On early wintery mornings, I always found myself mindlessly strolling where the snow laid thicker. I have to say, even in the cold and sharp edging winds that cut their way through my best coat, I enjoyed the solitude of those walks. Awake, I plunged into the darkest hours. I loved to play with my thoughts and the silhouettes of the streetlamps: how weak were their beams, sucked into the infinite nothingness of the surrounding darkness. A certain ambiguity about them charmed me and so did the turbid back alleys. Apart from some stray dogs, perhaps a cat or two, there was nobody else around there in the Cowgate. Once, however, to conquer the monotony, I felt compelled to follow a different route. Something happened then; I can still see the memory vividly haunting my mind. It was shortly after the clock struck a quarter past three: someone had been thrown off a roof!
Tall tales, intertwined with real events, have always found the perfect stage here in Edinburgh. Allow me to tell you a bit more about this city.
Edinburgh is a foggy town in Winter, the most suggestive of seasons here. Some still call this city Auld Reekie, a moniker that has stuck with it, especially with the old town. By the end of the 16th Century Edinburgh had grown exponentially. Local authorities had to come up with solutions to accommodate its citizens in the restricted space of a walled city. They increased the height of the existing buildings. However, the new order swept the less fortunate off the crowded streets and crammed them inside high towers. The poorly controlled sanitary conditions, combined with the presence of polluting chimneys, produced thick, black smoke that candidly fell back down onto the city. Indeed, Auld Reekie means Old Smokey.
One of the most famous neighbourhoods in Edinburgh is the Cowgate. If you take a stroll along this long, narrow street, you will notice an abundance of Gothic buildings all around. You will also notice that they are quite tall, their roofs standing out against the city skyline.
Social unrest turned this city into a dark tale within its own brilliant history. Edinburgh was a divided city. Indeed, subsequent plans for the new town were set in motion. However, certain things were not forgotten. In fact, the city retained its dual nature.
Such ambiguity can also be found in all great superhero stories, starting with the Caped Crusader. The old town, emblematically, turned into a staple of Gothic literature. Locations became as important as the characters that made imagery a living thing. A monstrosity. Like the Penguin Oswald Cobblepot. Perhaps, the abundance of the Gothic in Edinburgh would suffice to stimulate the fantasy of creative minds akin to Tim Burton.
Bruce Wayne, for example, is pervaded by two opposite forces that are engaged in strenuous, inner conflicts: the rich, tormented, orphan billionaire turns into Batman: a dark, sinister entity; one that is, however and unlike his fin-handed enemy, a symbol of justice and hope.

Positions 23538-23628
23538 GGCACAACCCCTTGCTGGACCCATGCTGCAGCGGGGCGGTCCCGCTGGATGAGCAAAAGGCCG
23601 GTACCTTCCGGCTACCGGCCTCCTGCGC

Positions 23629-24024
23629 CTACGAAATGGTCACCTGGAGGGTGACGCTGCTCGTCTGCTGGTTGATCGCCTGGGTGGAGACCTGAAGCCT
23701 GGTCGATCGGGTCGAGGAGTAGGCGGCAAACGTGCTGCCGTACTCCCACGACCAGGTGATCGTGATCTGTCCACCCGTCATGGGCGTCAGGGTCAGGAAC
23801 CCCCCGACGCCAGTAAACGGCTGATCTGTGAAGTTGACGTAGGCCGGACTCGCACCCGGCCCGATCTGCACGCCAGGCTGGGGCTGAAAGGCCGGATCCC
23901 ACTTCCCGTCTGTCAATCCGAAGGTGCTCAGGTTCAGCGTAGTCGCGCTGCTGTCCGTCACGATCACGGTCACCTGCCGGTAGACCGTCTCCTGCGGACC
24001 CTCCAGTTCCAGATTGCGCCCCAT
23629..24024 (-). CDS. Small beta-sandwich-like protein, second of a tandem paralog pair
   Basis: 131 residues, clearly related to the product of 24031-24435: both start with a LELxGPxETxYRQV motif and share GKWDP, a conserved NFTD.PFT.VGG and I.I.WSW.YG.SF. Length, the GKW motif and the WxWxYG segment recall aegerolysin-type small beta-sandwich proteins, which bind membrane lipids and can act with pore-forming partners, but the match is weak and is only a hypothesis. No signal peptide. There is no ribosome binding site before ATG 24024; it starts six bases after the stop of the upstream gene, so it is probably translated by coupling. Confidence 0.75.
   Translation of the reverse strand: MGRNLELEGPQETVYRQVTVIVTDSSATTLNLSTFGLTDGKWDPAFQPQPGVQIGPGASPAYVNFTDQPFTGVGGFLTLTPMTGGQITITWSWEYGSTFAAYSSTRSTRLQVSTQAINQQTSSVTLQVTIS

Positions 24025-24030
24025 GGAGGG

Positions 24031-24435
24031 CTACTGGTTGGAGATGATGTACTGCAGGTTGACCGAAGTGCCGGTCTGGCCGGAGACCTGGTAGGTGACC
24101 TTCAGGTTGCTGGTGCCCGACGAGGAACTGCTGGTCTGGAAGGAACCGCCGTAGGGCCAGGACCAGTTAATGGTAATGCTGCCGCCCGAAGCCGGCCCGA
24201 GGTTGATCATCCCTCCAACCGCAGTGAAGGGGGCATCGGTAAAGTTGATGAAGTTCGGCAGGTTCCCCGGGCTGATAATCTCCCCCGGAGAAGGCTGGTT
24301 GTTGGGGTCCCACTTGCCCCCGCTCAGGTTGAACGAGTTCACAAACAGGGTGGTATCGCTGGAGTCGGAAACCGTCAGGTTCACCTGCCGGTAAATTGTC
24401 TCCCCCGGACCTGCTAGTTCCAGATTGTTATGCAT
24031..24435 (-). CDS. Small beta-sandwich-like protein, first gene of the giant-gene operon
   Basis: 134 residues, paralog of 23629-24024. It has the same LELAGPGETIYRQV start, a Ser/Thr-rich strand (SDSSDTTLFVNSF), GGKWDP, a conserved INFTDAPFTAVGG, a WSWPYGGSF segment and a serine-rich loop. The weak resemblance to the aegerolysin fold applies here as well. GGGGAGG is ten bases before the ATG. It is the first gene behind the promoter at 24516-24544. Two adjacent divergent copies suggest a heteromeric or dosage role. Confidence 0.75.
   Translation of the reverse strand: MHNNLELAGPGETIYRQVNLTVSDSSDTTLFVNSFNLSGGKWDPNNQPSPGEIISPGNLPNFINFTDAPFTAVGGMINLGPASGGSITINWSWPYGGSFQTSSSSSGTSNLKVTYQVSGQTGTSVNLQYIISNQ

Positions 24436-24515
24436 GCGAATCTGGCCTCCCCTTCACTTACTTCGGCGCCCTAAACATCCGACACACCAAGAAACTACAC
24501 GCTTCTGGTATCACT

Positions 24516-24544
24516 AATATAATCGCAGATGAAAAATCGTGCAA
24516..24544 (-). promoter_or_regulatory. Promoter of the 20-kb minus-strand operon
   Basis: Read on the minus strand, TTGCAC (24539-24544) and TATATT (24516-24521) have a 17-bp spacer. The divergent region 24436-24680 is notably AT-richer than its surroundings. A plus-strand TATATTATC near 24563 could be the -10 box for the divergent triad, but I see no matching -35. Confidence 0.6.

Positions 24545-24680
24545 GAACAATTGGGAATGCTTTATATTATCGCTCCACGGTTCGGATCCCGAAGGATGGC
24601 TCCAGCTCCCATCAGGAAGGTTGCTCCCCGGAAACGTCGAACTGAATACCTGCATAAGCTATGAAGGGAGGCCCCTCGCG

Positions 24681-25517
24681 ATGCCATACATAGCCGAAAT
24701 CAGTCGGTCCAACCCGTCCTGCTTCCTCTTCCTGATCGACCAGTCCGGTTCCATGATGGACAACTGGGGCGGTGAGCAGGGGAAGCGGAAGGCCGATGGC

Indeed, Edinburgh’s old buildings are silent witnesses of wild, obscure events that found their way into the tales of Robert Louis Stevenson, where good and bad, light and dark coexisted. A split nature. In the old town, walk a bit further away from the Cowgate and take the streets that lead to Greyfriars Kirkyard. Among the old tombstones, your mind might drift to that scene in Batman Returns, where the Penguin visits his deceased parents: “I forgive them” he exclaims in favour of the adoring crowd and the press. Human nature is complex, yet beautiful. There’s darkness even under a few sunny spells. That is the charming nature of Edinburgh too, or Gotham City as it can now be nicknamed.
This June, Edinburgh will be the stage for the upcoming The Flash movie. The city will double for Gotham, with some filming also taking place in Glasgow. In this twelfth chapter of the DC Extended Universe, Barry Allen (Flash) travels back in time to prevent his mother’s murder, a decision that would alter the normal chain of events. As the film draws inspiration from the crossover story Flashpoint, there is reason to believe that the relationship between Allen and Wayne is the emotional highlight of this new cinematic experience.
The impact the two main characters have on each other is essential to understand the connections between traumatic events (the loss of one or both parents to the hand of murderers) and the locations in which such events take place. Moreover, Andy Muschietti’s directorial choices might prove an evident nod to all those fans who loved Tim Burton’s hallmark in Batman and Batman Returns. This may go beyond plot devices and stylistic choices since Michael Keaton will reprise the role for which he is most recognised. He will play an older version of Wayne, whereas Ben Affleck incarnates the young version of the socialite.
The Flash, after a long and winding production, should hit the big screens at the end of 2022. Will you be inspired to visit this incarnation of Gotham once you watch the film? Let us know in the comments or send us your thoughts on Twitter!